Chance for unity

Print edition : March 13, 2009

AFTER months of stalling, Zimbabwes main opposition party, the Movement for Democratic Change (MDC) led by Morgan Tsvangirai, has officially joined the unity government. Tsvangirai was administered the oath of office as Prime Minister by President Robert Mugabe on February 11. The swearing-in took place nearly four months after the ruling Zimbabwe African National Union-Patriotic Front (ZANU-PF) and the MDC agreed to a power-sharing deal aimed at ending almost a year of political and economic turmoil.

A 35-member Cabinet representing the ZANU-PF and the MDC was sworn into office. Key portfolios were evenly divided. For instance, the Home Ministry will be shared by the ZANU-PF and the MDC. The new Finance Minister, Tendai Biti of the MDC, is among Mugabes harshest critics. Biti was also against the power-sharing accord brokered by the South African Development Community (SADC) but will now have the Herculean task of reining in the countrys runaway inflation, the highest in the world, and bringing the economy back on track.

Tsvangirai finally succumbed to pressure from the SADC and the African Union (A.U.). African leaders have been urging the Zimbabwean opposition to implement the agreements brokered by former South African President Thabo Mbeki in Harare last year. Since then the country, overwhelmed by international sanctions and an economic meltdown of unprecedented proportions, has been crying out for a political resolution of the crisis that erupted after the parliamentary and presidential elections last year.

The cholera epidemic, which has killed over 3,000 people in the country, has worsened the situation for the common man. As things stand today, more than half of Zimbabwes population needs food aid, and unemployment is estimated at around 94 per cent. Public hospitals are closed owing to lack of equipment and the inability of the government to pay the staff. Three million Zimbabweans have left the country in search of work in neighbouring countries.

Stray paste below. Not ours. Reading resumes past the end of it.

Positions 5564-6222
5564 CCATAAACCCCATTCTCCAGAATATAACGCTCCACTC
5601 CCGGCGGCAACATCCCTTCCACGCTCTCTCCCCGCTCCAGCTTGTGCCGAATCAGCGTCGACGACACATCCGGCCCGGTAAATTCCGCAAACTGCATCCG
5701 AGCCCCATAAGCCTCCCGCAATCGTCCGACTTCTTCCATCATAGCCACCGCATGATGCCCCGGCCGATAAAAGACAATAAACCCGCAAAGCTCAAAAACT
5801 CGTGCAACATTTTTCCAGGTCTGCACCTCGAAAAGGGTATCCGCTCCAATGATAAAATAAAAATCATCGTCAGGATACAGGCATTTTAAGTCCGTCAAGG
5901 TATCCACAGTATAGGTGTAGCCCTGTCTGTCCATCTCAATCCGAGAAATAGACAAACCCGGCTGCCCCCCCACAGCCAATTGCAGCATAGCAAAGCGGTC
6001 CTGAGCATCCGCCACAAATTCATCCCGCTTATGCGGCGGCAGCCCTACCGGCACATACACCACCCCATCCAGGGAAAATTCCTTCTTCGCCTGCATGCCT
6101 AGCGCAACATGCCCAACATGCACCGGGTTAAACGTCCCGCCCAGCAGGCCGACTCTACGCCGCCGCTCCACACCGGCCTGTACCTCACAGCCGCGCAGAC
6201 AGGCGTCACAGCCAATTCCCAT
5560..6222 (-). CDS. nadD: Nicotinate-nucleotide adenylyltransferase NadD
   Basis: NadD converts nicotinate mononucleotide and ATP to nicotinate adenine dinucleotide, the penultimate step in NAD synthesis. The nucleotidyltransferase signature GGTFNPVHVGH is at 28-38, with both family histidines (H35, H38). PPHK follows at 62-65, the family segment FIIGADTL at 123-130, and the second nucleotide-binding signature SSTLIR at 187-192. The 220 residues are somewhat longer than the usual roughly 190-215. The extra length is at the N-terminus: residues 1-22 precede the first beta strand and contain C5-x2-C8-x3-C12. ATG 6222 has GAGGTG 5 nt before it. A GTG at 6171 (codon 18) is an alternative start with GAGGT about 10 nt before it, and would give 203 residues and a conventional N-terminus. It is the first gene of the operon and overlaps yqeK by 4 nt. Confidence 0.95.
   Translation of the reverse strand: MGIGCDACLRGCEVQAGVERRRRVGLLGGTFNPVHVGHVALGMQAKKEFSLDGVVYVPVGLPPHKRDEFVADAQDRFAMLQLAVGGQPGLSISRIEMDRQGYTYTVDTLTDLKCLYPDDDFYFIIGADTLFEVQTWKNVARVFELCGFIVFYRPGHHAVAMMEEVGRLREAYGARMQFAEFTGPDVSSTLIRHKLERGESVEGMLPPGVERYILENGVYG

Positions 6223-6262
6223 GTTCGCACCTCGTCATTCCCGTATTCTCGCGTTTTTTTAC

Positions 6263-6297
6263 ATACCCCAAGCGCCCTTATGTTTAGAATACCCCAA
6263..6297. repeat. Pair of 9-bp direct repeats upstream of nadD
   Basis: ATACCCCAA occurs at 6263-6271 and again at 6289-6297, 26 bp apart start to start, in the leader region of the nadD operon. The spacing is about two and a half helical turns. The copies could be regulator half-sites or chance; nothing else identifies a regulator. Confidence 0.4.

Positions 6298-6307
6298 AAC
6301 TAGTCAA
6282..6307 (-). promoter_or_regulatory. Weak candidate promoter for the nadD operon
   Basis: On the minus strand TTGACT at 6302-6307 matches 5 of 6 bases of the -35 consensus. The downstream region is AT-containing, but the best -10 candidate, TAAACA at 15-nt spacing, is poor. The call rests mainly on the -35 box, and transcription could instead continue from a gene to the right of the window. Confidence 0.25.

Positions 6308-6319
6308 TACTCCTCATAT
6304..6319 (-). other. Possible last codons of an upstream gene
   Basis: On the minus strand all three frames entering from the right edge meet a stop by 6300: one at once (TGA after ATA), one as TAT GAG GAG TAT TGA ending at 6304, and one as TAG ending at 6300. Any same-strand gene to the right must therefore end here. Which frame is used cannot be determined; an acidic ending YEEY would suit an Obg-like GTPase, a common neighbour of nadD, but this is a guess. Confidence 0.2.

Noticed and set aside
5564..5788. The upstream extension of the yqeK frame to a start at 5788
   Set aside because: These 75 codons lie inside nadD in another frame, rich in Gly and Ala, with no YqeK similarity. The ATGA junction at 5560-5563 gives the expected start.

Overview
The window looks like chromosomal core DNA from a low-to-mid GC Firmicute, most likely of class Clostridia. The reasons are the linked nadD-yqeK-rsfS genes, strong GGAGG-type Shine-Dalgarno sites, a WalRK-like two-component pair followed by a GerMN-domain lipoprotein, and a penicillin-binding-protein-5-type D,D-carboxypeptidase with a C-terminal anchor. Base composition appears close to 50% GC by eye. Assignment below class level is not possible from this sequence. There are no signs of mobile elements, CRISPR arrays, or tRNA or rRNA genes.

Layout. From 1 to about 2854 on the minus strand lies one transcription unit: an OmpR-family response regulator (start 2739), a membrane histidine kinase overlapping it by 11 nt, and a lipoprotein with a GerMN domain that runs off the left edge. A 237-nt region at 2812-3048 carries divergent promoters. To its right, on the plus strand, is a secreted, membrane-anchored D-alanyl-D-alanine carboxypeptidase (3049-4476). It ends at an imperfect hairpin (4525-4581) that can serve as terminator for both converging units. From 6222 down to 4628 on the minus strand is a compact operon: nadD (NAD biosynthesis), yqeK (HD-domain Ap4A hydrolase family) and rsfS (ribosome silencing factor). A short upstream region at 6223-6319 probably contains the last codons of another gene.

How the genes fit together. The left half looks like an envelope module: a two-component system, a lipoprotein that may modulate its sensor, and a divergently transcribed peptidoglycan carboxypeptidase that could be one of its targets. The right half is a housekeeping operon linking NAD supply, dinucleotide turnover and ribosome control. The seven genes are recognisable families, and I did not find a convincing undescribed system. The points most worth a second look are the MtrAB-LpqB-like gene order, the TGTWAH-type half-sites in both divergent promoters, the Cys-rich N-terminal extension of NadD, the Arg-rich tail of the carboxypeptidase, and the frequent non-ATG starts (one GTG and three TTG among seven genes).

Kgalame Motlanthe, the new President of South Africa and also the Chairperson of the SADC, played a key role in convincing Tsvangirai to accept the power-sharing deal. Washington and London, which have been instigating the MDC to stay away from a unity government, are not happy with the turn of events. Both the United States and the European Union have been loudly demanding the ouster of Mugabe. Some Western leaders even suggested outside military intervention. Following the March parliamentary elections, the West imposed additional sanctions on Zimbabwe.

Despite the unity government being in place, and the Zimbabwean people being in dire straits, both the U.S. and the E.U. have said that the sanctions on the country will remain. The U.S., the United Kingdom and France have said that they will restore aid only after Mugabes ouster.

For the past 10 years, Mugabe has been the Wests bete noire in the region. Western sanctions on Zimbabwe started way back in 1998 when the International Monetary Fund (IMF) froze loans and refused to renegotiate the countrys debt. By 2000, international financial institutions led by the IMF suspended all forms of new lending to Zimbabwe. In December 2001, the George W. Bush administration passed the Zimbabwe Democracy and Economic Recovery Act, which put intolerable conditions on the sovereign country.

Zimbabwe soon found itself in a position where it could not engage in normal international trade. The landlocked country imports all its oil and most of the spare parts and machinery for its industry. The SADC had called for an end to all sanctions on Zimbabwe in 2007 and international support to help it recover from the economic after-effects of the land reform programme.

Benjamin Mkapa, former President of Tanzania, complained that the U.K. had launched a bombardment for an alliance against Mugabe among Commonwealth members. The Bush administration admitted in 2007 that it had sponsored events inside Zimbabwe with the purpose of discrediting Mugabe and the ZANU-PF. There have been credible reports in the Western media that the MDC received financing and political advice from Washington and many European capitals such as London, Brussels, Paris and Berlin.